PP: I've studied three things in art. Every maybe every five years or so I get some idea and explore it, and typically don't do it with students because, first of all, the students in engineering are not interested, and then I don't want to make them do something that is going to be highly unpopular. Indeed, anything I've written about art and vision has not been very popular, and yet it's one of those things that you're really happy you did whether or not people pay attention to it. So, one thing was done with one of my earlier students Jennifer Sun, and this had to do with shape perception, shape from shading. At the time it was very unclear how shape-from-shading works, but we wanted to know how quickly people perceive shapes and what's the effect of shading on perceiving shapes. We're talking about 95 and 96; we looked at the effect of the light source direction, and we realized that people perceive shapes best if the light comes from the top left of the space in which you are, and we related that to handedness. So, we found that left-handed people prefer light on top, a little bit to the right, and right-handed people prefer light from the left, so that seems to be an effect of learning, and that explains to you why all of the little buttons in your GUIs are lit from the top left. We also did a survey of paintings and classical paintings in museums, and 85 percent of them were lit from the top left. And if you talk to artists, they're not really aware of this, they just use this convention and it just works for them. So, it's a tiny piece of science that explains to you why art is made the way it is.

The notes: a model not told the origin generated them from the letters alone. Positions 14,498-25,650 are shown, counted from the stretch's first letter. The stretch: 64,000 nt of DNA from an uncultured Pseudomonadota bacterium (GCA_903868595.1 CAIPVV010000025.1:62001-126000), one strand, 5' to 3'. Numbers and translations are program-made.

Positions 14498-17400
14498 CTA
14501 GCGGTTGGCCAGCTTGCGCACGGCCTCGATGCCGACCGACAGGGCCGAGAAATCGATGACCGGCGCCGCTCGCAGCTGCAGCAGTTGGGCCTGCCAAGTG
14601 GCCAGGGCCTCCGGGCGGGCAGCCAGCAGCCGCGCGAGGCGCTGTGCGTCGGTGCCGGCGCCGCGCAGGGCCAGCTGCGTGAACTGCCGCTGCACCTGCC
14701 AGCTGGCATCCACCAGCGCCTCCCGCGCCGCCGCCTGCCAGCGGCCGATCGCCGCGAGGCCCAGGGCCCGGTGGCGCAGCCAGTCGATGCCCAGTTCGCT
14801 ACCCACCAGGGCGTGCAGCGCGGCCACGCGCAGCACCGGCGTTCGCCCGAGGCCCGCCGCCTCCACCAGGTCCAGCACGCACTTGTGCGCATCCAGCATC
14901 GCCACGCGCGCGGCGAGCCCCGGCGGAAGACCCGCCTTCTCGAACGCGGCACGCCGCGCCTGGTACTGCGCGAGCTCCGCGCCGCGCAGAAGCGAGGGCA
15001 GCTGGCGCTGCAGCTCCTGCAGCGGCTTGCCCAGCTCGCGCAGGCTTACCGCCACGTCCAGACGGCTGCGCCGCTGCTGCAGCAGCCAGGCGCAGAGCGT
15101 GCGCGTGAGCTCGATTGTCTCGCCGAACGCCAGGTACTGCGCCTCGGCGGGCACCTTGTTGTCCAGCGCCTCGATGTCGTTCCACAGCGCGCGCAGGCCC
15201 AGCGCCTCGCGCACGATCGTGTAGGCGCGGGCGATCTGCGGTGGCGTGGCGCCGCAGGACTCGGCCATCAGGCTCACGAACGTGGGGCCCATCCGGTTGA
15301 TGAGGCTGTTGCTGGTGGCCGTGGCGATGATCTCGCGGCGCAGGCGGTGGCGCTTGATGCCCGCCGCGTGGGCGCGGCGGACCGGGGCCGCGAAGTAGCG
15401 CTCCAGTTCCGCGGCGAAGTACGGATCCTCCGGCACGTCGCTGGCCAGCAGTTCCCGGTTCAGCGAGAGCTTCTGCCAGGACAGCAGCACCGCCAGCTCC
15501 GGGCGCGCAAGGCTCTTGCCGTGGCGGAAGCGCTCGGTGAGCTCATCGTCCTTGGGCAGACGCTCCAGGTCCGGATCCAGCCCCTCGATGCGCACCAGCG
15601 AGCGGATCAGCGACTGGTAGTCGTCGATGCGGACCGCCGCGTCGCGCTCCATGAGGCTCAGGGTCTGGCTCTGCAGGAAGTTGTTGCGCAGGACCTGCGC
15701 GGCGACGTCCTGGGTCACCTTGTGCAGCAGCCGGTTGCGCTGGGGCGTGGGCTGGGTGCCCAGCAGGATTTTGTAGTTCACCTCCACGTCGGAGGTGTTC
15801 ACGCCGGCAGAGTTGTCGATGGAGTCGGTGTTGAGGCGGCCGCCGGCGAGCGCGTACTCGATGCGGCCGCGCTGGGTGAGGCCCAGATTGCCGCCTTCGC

If you want the viewer to feel close and almost in a conversation with a portrait, then you've got to take the entire picture from far, but then you have to paste in a face that is viewed from up close